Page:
Of the 712 chartered surveyors which took part in the quarterly survey, 84% reported that availability of materials is a major constraint to current activity.
In addition, almost three-quarters highlighted labour shortages as a significant issue affecting construction activity.
Despite the challenges, 34% of respondents reported a rise in workloads in Q1, slightly up compared to the previous quarter’s figures (33%).
Workloads are mainly being driven by a continued focus on infrastructure projects, as 41% more participants saw an increase in this area.
They also cited a firm commitment to energy infrastructure, as over half (53%) reported a rise in workloads in this subsector — the highest since records began.
Regionally, the North East, Yorkshire, North West have posted the strongest growth in workloads this quarter (cited by 41% of survey participants).
However, Midlands and the east of England are anticipating the greatest pick-up in activity in the year ahead, as 47% of surveyors predict growth in these areas.
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Looking ahead, respondents still remain optimistic for the coming year, but have moderated their expectations for profit margins — the net balance this quarter slid to +1%, down from +10% in Q4 2021.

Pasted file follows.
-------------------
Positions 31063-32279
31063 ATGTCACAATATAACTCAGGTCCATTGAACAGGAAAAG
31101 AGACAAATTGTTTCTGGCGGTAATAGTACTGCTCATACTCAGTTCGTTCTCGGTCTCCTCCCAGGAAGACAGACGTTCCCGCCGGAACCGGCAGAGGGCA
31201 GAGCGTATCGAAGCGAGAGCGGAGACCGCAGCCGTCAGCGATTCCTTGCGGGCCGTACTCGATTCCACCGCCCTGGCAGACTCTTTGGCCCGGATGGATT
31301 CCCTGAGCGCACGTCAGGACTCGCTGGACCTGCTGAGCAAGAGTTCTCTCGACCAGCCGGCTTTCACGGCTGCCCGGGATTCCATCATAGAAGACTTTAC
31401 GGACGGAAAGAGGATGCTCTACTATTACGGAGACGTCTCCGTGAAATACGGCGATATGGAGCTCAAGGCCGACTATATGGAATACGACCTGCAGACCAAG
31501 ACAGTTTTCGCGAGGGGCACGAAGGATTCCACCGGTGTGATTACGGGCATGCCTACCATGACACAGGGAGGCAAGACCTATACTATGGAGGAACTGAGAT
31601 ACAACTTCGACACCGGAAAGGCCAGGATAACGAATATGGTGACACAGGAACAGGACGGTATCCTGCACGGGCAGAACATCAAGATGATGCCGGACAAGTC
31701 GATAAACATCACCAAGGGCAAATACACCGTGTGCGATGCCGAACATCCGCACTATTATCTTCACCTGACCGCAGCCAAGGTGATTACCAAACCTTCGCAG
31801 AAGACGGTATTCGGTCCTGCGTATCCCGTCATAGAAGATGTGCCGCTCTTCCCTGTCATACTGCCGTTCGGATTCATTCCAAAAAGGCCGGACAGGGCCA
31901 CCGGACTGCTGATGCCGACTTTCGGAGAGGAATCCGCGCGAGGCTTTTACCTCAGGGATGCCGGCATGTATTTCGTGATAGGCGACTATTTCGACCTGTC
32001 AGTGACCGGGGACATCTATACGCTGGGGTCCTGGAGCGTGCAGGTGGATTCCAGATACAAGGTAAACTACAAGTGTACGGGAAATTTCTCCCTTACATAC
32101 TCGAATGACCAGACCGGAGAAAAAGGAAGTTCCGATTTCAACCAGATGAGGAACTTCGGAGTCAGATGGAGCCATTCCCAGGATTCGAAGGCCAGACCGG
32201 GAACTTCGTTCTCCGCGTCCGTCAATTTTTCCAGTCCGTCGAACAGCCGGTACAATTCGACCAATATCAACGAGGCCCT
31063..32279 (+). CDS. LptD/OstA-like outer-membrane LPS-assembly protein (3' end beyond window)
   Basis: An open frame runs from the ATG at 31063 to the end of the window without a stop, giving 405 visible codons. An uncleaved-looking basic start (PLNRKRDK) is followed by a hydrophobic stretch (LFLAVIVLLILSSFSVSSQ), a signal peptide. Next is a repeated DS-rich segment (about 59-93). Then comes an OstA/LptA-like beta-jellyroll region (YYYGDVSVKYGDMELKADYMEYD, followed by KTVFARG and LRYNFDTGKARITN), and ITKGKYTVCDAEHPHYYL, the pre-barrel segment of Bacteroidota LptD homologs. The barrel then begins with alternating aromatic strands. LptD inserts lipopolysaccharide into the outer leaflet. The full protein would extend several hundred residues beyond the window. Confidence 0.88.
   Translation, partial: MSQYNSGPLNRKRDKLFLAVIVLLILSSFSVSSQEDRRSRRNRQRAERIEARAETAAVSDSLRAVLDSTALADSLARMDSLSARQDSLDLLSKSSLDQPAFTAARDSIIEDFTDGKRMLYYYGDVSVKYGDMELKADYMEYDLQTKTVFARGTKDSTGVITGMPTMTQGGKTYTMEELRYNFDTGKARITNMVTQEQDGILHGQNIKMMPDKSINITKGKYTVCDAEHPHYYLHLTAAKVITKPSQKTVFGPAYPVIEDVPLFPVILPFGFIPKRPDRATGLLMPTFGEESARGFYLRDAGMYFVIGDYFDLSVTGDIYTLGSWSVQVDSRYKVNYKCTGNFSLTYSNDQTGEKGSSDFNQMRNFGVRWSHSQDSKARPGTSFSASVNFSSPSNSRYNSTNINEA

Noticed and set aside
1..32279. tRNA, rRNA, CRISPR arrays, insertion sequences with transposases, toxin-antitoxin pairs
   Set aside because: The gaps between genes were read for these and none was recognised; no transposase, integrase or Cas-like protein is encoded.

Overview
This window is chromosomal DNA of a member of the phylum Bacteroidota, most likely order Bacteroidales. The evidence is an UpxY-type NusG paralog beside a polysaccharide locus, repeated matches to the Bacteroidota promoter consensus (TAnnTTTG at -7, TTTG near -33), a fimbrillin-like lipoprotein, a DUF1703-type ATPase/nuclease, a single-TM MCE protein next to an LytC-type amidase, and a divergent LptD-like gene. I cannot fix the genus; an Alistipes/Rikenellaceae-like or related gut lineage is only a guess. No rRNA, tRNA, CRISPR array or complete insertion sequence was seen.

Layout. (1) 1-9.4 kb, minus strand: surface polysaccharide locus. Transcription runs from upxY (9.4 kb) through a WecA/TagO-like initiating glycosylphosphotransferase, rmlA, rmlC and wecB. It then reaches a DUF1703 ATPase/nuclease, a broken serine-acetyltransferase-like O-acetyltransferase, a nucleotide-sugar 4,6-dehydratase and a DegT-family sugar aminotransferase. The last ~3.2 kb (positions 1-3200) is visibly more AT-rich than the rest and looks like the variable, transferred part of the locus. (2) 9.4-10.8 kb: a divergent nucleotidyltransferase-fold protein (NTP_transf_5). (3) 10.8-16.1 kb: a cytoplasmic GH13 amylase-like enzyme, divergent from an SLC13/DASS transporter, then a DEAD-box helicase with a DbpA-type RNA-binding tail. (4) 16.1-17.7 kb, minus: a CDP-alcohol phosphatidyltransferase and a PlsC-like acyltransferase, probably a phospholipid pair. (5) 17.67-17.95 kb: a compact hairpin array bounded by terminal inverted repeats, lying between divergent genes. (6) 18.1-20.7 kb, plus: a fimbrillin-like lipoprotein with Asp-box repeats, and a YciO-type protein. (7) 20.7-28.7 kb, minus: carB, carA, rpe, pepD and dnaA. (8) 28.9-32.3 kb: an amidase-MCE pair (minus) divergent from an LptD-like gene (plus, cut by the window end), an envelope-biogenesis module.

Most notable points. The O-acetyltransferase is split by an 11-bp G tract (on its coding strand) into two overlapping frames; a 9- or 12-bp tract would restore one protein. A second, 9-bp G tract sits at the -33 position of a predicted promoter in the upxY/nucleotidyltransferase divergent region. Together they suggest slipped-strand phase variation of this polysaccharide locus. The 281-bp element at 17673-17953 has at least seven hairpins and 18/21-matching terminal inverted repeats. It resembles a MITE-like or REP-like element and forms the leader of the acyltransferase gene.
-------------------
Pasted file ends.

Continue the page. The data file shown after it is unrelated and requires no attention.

In addition, 42% more expect credit conditions to worsen over the coming twelve months, the weakest net balance since records began.
Simon Rubinsohn, chief economist at RICS, said: “The good news in the latest report is that the industry remains positive about the outlook for activity and that the generally upbeat mood can be seen not just in regard of infrastructure and housing development, but also in the commercial sector.
“However, it is clear that the sector faces significant challenges which have been reflected in recent official data showing a sharp rise in vacancies across the construction industry.
“RICS numbers demonstrate that these shortages are pretty much across the board, including quantity surveyors and project managers, as well as both skilled trades and more general labour.
“This, combined with problems around accessing building materials in the current environment, is exerting significant upward pressure on construction costs at the present time.”